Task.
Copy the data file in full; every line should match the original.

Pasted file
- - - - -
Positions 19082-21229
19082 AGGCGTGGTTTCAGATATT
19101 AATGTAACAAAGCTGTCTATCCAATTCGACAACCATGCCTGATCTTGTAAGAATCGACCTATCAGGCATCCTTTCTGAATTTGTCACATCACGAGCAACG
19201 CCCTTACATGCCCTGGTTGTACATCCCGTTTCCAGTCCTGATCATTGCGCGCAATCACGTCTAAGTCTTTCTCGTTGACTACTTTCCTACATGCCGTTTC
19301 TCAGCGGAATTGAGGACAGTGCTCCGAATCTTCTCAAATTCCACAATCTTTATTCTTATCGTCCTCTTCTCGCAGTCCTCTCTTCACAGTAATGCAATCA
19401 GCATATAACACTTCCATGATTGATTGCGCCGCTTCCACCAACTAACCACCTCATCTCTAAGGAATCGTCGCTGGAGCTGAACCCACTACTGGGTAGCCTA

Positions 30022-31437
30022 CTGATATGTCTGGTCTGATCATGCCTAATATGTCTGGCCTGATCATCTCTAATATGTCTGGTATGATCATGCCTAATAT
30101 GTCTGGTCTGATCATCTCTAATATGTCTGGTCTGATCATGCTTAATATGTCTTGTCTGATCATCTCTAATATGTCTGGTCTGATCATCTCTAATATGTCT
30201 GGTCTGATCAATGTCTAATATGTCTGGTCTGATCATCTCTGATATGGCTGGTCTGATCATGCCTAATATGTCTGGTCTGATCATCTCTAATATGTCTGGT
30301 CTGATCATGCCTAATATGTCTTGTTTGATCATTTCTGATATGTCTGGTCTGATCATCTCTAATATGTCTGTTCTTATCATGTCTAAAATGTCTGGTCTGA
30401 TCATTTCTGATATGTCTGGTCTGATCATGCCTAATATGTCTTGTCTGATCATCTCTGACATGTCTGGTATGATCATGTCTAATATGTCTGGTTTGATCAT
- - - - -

Positions 19082-21229
19082 AGGCGTGGTTTCAGATATT
19101 AATGTAACAAAGCTGTCTATCCAATTCGACAACCATGCCTGATCTTGTAAGAATCGACCTATCAGGCATCCTTTCTGAATTTGTCACATCACGAGCAACG
19201 CCCTTACATGCCCTGGTTGTACATCCCGTTTCCAGTCCTGATCATTGCGCGCAATCACGTCTAAGTCTTTCTCGTTGACTACTTTCCTACATGCCGTTTC
19301 TCAGCGGAATTGAGGACAGTGCTCCGAATCTTCTCAAATTCCACAATCTTTATTCTTATCGTCCTCTTCTCGCAGTCCTCTCTTCACAGTAATGCAATCA
19401 GCATATAACACTTCCATGATTGATTGCGCCGCTTCCACCAACTAACCACCTCATCTCTAAGGAATCGTCGCTGGAGCTGAACCCACTACTGGGTAGCCTA

Positions 30022-31437
30022 CTGATATGTCTGGTCTGATCATGCCTAATATGTCTGGCCTGATCATCTCTAATATGTCTGGTATGATCATGCCTAATAT
30101 GTCTGGTCTGATCATCTCTAATATGTCTGGTCTGATCATGCTTAATATGTCTTGTCTGATCATCTCTAATATGTCTGGTCTGATCATCTCTAATATGTCT
30201 GGTCTGATCAATGTCTAATATGTCTGGTCTGATCATCTCTGATATGGCTGGTCTGATCATGCCTAATATGTCTGGTCTGATCATCTCTAATATGTCTGGT
30301 CTGATCATGCCTAATATGTCTTGTTTGATCATTTCTGATATGTCTGGTCTGATCATCTCTAATATGTCTGTTCTTATCATGTCTAAAATGTCTGGTCTGA
30401 TCATTTCTGATATGTCTGGTCTGATCATGCCTAATATGTCTTGTCTGATCATCTCTGACATGTCTGGTATGATCATGTCTAATATGTCTGGTTTGATCAT